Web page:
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Adoption of Foreign-born Children

Immigrant Visa Requirements for Adopted Children

An adopted child may qualify for immigration if:

  • The adoption occurs prior to the child’s 16th birthday;
  • The adoptive parent(s) have had legal custody of the child for at least two years (before or after the adoption); and
  • The child had resided with the adoptive parent(s) for at least two years (before or after the adoption).

Adopted Sibling:

A sibling of an adopted child may also qualify for immigration if

  • The sibling is under age 18;
  • The original adopted child was adopted while under the age of 16; and
  • The sibling has been in the custody of, and has resided with the adoptive parent(s) for at least two years.

Foreign-Born Orphans

A foreign-born child is an orphan if:

  • Both of the child’s parents have died, disappeared or have been separated or abandoned the child; or
  • If the child’s sole parent cannot care for the child and has, in writing, irrevocably released the child for emigration and adoption.

Process – An orphan petition must be filed before his or her 16th birthday. An orphan petition may be filed before the 18th birthday for a natural sibling of an orphan or adopted child if the sibling is adopted with or after that child by the same adoptive parents.

Who is eligible to file an orphan petition?

  • A married U.S. citizen and his spouse (no age minimum) may file a petition for adoption of an orphan. The spouse does not need to be a US citizen but must legally live in the US. Also, an unmarried US citizen of at least 25 years of age may file an orphan petition.

Advance Processing of an Orphan Adoption

To expedite the immigration process, the eligible US citizen may apply for advance processing before he or she actually finds an orphan to adopt. An application for advance processing may be filed by anyone eligible to file an orphan petition. An unmarried US citizen may file an application for advance processing if the US citizen is at least 24 years of age and will be at least 25 when an orphan petition is filed on behalf of the actual child.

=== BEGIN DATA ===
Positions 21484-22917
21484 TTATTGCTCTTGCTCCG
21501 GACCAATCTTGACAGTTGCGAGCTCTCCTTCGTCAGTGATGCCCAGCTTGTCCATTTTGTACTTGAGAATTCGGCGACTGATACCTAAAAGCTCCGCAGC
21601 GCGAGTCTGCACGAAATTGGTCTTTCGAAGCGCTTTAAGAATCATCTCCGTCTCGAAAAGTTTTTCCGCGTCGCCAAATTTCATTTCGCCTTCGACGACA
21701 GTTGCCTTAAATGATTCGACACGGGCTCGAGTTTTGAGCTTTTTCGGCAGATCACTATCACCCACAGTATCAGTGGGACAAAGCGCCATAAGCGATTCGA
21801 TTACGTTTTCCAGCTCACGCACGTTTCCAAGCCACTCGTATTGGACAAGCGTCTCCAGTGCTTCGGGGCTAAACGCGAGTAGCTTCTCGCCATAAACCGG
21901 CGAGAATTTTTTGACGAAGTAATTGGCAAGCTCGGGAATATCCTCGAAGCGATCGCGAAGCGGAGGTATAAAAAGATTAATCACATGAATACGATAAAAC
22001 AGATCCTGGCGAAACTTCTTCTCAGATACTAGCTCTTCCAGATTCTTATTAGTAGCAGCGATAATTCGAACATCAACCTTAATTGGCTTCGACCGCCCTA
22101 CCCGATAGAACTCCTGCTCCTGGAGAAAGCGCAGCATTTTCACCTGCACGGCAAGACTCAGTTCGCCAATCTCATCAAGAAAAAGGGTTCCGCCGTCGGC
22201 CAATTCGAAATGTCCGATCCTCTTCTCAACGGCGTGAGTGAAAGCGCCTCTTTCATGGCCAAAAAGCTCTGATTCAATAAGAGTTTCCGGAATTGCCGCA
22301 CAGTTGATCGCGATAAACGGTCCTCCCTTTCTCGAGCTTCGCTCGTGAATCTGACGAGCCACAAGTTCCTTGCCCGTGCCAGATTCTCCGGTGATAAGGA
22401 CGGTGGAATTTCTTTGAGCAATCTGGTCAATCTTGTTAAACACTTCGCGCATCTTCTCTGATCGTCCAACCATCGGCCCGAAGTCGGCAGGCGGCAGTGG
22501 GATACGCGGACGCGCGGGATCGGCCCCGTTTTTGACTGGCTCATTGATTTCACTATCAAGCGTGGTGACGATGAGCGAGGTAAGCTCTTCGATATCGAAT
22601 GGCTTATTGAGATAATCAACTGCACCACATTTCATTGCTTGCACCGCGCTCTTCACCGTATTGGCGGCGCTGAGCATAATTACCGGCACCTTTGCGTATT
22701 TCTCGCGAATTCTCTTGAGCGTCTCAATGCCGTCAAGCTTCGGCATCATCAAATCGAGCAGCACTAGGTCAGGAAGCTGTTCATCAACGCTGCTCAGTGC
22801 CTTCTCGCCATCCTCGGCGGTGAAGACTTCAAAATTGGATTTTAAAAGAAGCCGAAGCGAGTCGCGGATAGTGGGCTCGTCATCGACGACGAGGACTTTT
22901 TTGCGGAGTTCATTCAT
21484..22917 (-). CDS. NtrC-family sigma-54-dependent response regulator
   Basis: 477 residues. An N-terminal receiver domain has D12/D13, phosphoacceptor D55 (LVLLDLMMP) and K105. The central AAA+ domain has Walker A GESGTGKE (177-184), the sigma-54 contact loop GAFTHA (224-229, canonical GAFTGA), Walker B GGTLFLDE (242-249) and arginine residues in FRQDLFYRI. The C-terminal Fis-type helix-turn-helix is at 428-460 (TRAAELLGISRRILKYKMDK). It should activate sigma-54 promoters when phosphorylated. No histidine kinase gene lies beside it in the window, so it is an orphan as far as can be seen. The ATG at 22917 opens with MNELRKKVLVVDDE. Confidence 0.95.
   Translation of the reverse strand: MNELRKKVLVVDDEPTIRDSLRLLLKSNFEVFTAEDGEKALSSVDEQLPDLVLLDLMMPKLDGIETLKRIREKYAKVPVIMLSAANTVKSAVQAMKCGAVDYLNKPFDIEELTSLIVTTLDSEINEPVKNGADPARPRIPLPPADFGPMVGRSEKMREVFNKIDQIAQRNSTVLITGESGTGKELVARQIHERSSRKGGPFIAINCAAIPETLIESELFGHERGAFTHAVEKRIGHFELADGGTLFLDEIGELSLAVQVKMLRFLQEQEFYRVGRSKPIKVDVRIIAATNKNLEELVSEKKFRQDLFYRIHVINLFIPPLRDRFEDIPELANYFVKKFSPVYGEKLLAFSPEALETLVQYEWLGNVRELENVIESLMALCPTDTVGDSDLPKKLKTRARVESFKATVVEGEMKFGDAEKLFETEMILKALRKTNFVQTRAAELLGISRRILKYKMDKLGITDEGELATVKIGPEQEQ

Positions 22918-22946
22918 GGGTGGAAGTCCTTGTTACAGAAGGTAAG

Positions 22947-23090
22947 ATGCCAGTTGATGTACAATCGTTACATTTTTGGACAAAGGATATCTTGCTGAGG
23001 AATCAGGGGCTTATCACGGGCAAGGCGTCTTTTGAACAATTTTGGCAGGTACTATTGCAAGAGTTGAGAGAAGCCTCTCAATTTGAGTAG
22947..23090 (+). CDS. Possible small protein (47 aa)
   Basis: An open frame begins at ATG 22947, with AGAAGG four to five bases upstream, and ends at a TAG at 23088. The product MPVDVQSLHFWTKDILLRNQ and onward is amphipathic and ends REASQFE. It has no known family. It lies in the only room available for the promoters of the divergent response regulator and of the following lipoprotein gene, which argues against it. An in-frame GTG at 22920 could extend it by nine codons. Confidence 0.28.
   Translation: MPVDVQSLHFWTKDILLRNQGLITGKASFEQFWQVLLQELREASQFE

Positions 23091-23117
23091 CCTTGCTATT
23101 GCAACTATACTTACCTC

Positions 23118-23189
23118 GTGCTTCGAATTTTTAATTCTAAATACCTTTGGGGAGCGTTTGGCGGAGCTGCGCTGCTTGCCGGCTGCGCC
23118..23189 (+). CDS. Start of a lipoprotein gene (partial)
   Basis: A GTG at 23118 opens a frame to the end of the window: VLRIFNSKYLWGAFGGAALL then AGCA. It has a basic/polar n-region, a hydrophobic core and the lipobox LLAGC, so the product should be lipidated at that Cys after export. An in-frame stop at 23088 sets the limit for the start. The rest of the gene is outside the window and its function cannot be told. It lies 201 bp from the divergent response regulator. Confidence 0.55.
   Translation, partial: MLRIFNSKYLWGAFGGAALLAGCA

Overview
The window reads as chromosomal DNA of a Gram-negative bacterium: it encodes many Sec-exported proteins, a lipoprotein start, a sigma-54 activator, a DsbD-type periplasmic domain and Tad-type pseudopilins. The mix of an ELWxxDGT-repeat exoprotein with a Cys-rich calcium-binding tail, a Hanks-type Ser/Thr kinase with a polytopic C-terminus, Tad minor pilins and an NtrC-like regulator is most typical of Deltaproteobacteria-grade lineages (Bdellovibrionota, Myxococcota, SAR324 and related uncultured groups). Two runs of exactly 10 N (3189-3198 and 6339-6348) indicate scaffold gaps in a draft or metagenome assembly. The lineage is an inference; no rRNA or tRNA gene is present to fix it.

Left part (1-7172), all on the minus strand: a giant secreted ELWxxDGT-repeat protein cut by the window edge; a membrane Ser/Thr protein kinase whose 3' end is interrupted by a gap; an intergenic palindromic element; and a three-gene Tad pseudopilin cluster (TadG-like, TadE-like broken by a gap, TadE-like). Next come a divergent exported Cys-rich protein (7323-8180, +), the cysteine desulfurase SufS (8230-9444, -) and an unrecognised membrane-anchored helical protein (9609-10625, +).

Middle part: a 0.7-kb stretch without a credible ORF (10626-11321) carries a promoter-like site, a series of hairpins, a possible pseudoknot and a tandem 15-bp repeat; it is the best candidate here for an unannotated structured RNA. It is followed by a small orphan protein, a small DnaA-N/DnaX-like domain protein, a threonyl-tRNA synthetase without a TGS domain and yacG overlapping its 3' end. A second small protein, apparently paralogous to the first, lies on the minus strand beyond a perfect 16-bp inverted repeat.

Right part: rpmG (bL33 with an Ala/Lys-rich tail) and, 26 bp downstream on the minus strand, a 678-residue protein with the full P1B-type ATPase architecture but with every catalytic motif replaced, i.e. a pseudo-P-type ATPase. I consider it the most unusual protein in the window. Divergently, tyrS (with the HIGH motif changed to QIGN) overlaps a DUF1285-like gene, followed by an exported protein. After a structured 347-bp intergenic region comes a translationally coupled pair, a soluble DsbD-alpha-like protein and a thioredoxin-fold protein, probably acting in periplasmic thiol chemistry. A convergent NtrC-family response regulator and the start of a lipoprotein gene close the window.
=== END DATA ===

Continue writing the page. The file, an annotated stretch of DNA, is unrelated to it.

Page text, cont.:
Before the applicant identifies a foreign-born child to adopt, he or she may file Form I-800A which allows the USCIS to first process the application that relates to the applicant’s ability to provide a proper home environment and his suitability as a parent. Then, once an orphan is identified, the applicant must file Form I-800 on behalf of the adopted child.

Exemption of the Two-year Residence and Legal Custody Requirements for Orphan Adoption

Orphan adoptions are exempt from the two-year residence and legal custody requirements for immigration. However, such adoptions must comply with local state adoption rules.

Adoption by US Permanent Residents (Green Card Holders)

Only children who were adopted before their parent became a Green Card holder and who satisfy the three requirements for adoption: (1) adoption before the age of 16; (2) two years custody by their adoptive parent; and (3) two years of residence with the parent) may immigrate into the U.S. together with their parent as a derivative.

There is no provision for newly adopted children of permanent residents to immigrate and join their parents in the United States. The only way for these newly adopted children to immigrate is to meet the definition of “adopted child” under immigration law: (1) adoption before the age of 16; (2) two years custody by their adoptive parent; and (3) two year of residence with the parent. Once an alien child satisfies these criteria, his adoptive parent, as a lawful permanent resident, may petition for the child in the family-based second preference category.

Taking into account the required two-years of custody and residence, as well as the lengthy waiting period for second preference category visas, by the time an adopted child qualifies for immigration, his/her parents may have already qualified for naturalization. Thus, at that time, the parent, as a U.S citizen, may petition for the child’s immigration as an immediate relative of Family-Based First Preference.

An alien with non-immigrant status may not petition for their adopted children. A newly adopted child by a non-immigrant alien would not qualify for a dependent visa unless they satisfy the three requirements for adopted children (i.e., adoption before the age of sixteen, two years custody, and two years of residence with the adoptive parent). However, a newly adopted child may apply for a tourist visa to visit his/her parents.

The Child Citizenship Act

1. The Child Citizenship Act (CCA)

CCA became effective on February 27, 2001. Under the CCA, most foreign-born children adopted by U.S. citizens will automatically acquire US citizenship on the date they immigrate to the United States.

2. Qualification of automatic citizenship of adopted children

Under the CCA, the adopted child will automatically acquire US citizenship on the date that all of the following requirements are satisfied:

  • At least one adoptive parent is a U.S. citizen;
  • The child is under 18 years of age;
  • A full and final adoption of the child is completed; and
  • The child is in the U.S. as a permanent resident.

Individuals who are 18 years of age or older on February 27, 2001, do not qualify for citizenship under the CCA, even if they meet all other criteria. If they wish to become US citizens, they must apply for naturalization and meet eligibility requirements that currently exist for adult lawful permanent residents.

If you are planning to adopt – or already have adopted a child to join your family in the US, please call an California Immigration Lawyer from The Law Office of Andy Miri. We have helped numerous clients grow their families here in the US.

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